Why Do Top Performers Perform Better?

Why is Sally consistently at the top of the sales leaderboard week after week? And why are you treading water in the middle of the pack? What is she doing that you’re not? Does this drive you crazy? If you’re asking yourself these questions, or if you’re a leader of a sales organization that is pondering this about members of your team, keep reading.

The most significant distinction between the top performers in a sales organization and the rest of the pack is their approach and mindset. The sales rep like Sally with the approach and mindset of a “trusted advisor” has developed and leveraged the use of need-based selling skills to help customers with their needs, rather than just selling a product or service. Contrast this person with typical sales people—individuals in the middle of the pack.

Is This You?

As a general rule, the typical sales rep is quota driven—they focus on the product or services that they can sell quickly and easily, those that will help them attain their monthly sales quota. Their outlook is one of immediate satisfaction: get the signature on the order and get out. Like the habitual gambler, he or she will act the same way repeatedly with the expectation of a different and more lucrative result. There is no jackpot here, only missed sales opportunities, transient and ineffective sales reps, and a company with lackluster sales.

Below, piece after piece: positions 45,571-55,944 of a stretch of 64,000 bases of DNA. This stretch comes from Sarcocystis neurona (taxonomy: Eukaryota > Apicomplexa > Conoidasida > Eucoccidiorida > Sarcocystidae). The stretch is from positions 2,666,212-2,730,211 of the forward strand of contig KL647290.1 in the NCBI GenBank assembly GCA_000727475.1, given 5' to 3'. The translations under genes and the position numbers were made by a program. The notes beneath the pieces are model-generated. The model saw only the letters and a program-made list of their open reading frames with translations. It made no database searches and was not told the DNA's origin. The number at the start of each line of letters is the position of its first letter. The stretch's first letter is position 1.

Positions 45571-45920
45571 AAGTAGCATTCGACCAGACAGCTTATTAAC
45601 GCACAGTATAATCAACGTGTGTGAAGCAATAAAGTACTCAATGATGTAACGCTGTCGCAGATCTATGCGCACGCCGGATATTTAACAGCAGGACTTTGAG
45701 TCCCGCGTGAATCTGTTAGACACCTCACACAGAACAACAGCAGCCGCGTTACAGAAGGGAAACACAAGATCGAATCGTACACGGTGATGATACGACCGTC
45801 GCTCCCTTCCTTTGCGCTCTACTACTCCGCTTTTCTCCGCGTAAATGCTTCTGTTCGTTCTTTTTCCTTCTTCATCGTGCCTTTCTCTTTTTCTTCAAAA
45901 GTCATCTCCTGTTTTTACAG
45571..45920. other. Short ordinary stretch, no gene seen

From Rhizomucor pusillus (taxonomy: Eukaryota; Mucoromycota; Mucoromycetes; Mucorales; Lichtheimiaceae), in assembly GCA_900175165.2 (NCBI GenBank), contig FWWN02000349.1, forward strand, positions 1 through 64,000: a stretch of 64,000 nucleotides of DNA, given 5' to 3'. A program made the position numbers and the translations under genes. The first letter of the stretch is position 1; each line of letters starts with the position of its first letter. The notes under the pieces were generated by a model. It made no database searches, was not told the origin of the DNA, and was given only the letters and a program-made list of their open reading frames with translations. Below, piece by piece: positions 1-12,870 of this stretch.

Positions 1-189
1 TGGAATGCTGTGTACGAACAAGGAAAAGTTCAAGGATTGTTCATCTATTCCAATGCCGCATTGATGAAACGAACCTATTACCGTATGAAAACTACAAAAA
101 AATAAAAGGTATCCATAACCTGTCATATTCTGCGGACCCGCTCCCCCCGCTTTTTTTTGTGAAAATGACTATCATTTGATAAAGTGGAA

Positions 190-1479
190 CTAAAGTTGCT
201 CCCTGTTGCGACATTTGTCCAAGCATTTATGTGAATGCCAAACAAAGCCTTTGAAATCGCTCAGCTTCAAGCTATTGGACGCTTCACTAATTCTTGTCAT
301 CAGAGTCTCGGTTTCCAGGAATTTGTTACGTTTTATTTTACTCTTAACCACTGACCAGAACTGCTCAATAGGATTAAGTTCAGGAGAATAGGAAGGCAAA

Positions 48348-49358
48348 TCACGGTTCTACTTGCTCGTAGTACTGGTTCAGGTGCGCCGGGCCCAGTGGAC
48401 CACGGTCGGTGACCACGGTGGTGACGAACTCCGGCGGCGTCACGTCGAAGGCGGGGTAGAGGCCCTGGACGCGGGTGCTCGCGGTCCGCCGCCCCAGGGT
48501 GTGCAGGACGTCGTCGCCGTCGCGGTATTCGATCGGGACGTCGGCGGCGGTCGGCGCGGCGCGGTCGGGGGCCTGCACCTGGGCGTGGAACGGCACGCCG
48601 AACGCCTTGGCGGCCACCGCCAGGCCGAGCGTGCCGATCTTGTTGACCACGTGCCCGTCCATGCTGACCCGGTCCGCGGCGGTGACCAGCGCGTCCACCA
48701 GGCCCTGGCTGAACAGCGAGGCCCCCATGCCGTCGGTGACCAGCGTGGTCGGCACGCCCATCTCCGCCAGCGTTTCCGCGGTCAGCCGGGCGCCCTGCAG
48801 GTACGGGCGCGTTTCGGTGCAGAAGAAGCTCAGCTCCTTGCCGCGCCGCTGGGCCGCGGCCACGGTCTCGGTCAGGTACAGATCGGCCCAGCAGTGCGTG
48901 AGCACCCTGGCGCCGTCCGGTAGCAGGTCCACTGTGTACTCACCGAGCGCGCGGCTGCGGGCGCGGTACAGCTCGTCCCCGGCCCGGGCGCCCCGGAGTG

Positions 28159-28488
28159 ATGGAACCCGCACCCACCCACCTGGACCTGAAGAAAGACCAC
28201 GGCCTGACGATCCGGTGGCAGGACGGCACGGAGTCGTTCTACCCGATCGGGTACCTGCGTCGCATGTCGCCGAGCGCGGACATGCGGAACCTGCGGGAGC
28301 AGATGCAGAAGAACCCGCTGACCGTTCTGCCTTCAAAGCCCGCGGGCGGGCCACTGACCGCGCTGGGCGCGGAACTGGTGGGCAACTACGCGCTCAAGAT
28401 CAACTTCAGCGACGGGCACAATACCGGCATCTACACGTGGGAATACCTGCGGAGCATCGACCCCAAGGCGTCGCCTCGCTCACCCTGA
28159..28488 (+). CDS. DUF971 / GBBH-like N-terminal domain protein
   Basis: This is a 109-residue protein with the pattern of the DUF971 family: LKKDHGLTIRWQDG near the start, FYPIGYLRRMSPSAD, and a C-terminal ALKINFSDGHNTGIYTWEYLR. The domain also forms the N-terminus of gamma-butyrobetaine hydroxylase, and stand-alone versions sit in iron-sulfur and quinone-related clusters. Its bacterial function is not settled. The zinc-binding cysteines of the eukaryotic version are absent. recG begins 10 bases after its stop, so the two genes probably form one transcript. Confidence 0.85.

Change Your Vantage Point

By comparison, a sales rep like Sally with the mindset of a trusted advisor looks at their position from a different vantage point. He or she approaches sales as a mechanism or a means with which to help people; that is, to help people succeed, to help people accomplish more, and to help make people’s lives better or easier. As a trusted advisor, the sales rep who has adopted this innovative approach moves beyond thinking solely of the transaction and develops a personal relationship with the client to collaborate and find answers.

Ask To Understand

Ask needs-discovery questions to uncover your customer’s pain points—some of which may not even been known to the customer until you have this conversation. An extremely important part of this dialog, in addition to asking relevant and precise questions, is the ability to listen. As you dig, don’t be afraid to ask a question to which you don’t know the answer. While absorbing this information, you should be thinking about the solutions you have and how to match them to the customer’s needs. For example, “What do I sell that solves her problem with productivity or increasing business leads,” or “How can I modify our standard product to do what the customer needs it to do.”

By taking a sincere and genuine interest in their objectives and issues, you will develop a rapport with your customer and forge a strong relationship where they will seek you out for answers and rely on what you say.

Don’t Listen To Critics

Critics claim that this consultative sales approach of dialog with active listening and probing questions, and needs assessment slows the sales process and hinders the close. Not so. To the contrary, the more you leverage this approach and implement these techniques, the more rapidly your customers will see you as their consultant or trusted advisor—rather than a person trying to get his or her foot in the door and selling the product of the week. The sales process will move more quickly and efficiently, and you will have the ability to work smarter not harder.